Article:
However, the AEC had considered laser fusion to be directly related to weapons development, and the news of KMS Fusion’s entry into the field raised many eyebrows. The commission directed KMS to stop its laser fusion research on these grounds. Siegel hired lawyers and even wrote a letter to President Nixon to refute these issues. In February 1971, two years after the proposed idea, KMS was granted a contract from the commission that would allow the company to work in laser fusion.[2] KMS Fusion was under government control; however, the firm was without government funds and access to government information. This meant that they could not hire anyone who had worked in a weapons laboratory, and had to be completely privately funded. The delays that the commission were causing placed financial strains on the company before it even really began. KMS was required to hire guards and take other precautions to protect ideas that the government had decreed to be "secret" for reasons of national security. Siegel had to mortgage his other enterprises and enlist other private companies in order to secure funding. KMS’s confidence did stimulate public support for laser fusion research, but also put pressure on magnetic confinement technologies.[3]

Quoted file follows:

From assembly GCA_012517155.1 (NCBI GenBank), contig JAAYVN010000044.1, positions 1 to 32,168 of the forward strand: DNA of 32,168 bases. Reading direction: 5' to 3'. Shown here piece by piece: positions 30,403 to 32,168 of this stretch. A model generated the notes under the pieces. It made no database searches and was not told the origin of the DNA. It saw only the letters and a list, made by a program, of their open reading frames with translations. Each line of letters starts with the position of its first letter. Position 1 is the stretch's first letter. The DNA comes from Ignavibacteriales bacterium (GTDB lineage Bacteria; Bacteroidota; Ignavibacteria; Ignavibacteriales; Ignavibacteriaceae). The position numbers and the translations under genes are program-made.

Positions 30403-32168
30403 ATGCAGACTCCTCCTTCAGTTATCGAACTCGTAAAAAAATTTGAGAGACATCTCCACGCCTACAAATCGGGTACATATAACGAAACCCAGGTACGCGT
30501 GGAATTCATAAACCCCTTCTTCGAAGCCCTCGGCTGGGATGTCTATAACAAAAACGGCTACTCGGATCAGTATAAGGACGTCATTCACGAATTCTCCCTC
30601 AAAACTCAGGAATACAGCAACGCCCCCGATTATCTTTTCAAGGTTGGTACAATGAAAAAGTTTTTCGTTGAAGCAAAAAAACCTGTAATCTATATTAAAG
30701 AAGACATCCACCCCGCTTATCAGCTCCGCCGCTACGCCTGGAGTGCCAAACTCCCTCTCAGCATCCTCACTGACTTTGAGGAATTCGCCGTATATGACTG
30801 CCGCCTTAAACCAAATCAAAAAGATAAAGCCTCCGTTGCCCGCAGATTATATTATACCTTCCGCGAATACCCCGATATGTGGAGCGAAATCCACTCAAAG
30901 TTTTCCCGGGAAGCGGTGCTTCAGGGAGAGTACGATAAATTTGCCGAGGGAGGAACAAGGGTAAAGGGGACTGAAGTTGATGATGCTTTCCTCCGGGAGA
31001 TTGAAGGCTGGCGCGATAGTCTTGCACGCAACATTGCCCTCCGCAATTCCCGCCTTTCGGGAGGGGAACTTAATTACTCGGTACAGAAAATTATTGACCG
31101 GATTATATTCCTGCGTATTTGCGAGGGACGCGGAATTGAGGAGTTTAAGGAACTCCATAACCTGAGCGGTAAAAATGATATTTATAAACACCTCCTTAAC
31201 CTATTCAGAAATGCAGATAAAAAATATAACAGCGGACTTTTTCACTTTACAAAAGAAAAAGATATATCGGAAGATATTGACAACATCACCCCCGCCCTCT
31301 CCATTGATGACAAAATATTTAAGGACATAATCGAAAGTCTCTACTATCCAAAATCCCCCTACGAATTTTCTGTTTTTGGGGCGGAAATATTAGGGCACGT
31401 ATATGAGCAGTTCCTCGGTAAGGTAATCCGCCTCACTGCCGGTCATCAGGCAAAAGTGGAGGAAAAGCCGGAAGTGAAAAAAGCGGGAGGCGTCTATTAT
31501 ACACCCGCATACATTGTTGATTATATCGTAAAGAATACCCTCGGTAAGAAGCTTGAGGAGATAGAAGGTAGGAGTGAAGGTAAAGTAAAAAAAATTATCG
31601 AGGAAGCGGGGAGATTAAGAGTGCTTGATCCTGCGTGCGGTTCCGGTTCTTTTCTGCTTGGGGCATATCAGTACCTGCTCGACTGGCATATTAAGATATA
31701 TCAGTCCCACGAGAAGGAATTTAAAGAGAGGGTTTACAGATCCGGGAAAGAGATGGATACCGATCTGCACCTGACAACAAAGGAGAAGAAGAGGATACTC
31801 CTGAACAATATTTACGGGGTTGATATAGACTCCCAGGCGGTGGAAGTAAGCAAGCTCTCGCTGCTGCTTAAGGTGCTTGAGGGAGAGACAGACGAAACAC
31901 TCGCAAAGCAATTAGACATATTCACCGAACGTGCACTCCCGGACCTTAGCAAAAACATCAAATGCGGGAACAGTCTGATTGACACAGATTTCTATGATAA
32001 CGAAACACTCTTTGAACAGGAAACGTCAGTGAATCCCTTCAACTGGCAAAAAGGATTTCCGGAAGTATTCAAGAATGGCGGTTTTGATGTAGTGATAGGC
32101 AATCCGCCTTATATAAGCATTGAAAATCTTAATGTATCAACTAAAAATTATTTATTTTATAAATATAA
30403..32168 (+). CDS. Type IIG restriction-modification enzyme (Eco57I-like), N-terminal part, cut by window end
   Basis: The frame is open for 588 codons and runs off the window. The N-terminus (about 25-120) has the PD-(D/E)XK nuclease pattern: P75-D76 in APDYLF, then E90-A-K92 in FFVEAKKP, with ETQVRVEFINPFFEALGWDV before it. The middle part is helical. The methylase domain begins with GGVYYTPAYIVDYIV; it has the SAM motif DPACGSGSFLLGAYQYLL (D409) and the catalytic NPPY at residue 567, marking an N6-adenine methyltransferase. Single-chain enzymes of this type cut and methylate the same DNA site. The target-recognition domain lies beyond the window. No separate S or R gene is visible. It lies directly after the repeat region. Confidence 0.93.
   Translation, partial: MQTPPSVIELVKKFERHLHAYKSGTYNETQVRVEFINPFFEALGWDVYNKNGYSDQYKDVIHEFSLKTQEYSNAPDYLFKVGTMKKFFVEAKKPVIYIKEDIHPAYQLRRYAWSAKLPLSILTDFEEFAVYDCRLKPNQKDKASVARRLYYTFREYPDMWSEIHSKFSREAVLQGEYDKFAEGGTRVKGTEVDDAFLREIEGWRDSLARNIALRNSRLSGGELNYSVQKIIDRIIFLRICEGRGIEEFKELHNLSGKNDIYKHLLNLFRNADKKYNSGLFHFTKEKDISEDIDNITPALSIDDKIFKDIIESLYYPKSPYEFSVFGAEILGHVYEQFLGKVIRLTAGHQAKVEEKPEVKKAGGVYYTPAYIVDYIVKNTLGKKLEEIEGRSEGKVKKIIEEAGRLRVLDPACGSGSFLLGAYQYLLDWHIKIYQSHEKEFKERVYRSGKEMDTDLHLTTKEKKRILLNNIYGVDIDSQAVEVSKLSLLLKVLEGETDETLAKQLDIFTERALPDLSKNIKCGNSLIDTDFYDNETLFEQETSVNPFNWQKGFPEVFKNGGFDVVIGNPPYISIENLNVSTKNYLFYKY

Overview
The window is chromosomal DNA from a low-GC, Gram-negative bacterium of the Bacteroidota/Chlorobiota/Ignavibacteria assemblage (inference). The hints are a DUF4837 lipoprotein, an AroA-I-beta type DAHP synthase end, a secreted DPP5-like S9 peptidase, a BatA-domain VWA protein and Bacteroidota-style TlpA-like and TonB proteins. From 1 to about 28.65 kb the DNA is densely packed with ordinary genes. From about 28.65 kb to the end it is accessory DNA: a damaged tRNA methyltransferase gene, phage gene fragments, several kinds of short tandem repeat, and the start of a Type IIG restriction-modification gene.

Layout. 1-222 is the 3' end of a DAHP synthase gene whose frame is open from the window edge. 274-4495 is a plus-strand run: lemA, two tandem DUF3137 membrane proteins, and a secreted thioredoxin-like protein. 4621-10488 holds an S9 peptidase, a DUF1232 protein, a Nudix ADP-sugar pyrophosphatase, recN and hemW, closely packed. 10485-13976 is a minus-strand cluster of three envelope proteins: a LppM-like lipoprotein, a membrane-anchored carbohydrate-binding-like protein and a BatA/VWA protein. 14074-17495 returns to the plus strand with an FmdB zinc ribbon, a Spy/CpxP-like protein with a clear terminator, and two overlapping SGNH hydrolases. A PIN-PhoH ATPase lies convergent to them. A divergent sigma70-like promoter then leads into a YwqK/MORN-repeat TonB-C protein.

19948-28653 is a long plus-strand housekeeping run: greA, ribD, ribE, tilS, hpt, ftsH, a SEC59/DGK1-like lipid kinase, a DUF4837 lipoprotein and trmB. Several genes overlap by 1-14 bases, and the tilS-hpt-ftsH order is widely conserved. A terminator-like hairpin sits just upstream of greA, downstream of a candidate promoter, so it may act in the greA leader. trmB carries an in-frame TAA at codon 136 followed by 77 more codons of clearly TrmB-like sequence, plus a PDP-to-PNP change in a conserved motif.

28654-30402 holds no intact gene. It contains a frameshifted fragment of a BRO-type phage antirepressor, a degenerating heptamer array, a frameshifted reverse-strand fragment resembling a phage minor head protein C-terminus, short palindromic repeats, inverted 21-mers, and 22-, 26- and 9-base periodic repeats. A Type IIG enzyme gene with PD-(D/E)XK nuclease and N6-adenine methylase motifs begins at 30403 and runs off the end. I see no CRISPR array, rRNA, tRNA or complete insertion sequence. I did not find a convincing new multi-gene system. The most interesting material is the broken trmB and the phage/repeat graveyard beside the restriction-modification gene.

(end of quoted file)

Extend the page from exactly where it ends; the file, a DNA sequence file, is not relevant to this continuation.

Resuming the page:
Laser Fusion Research

In Siegel’s 1974 address to the stockholders, he publicly announced that KMS Fusion had “produced for the first time anywhere, to the best of [the company’s] knowledge, true thermonuclear neutrons by laser-driven implosion of a deuterium pellet.” The first test occurred May 1, 1974 and it was repeated successfully three more times on May 3, 1974 and May 9, 1974. While the first two tests involved solely Deuterium pellets, the second two tests involved Deuterium-Tritium (DT) pellets.[4] KMS Fusion used a method called inertial confinement to obtain fusion.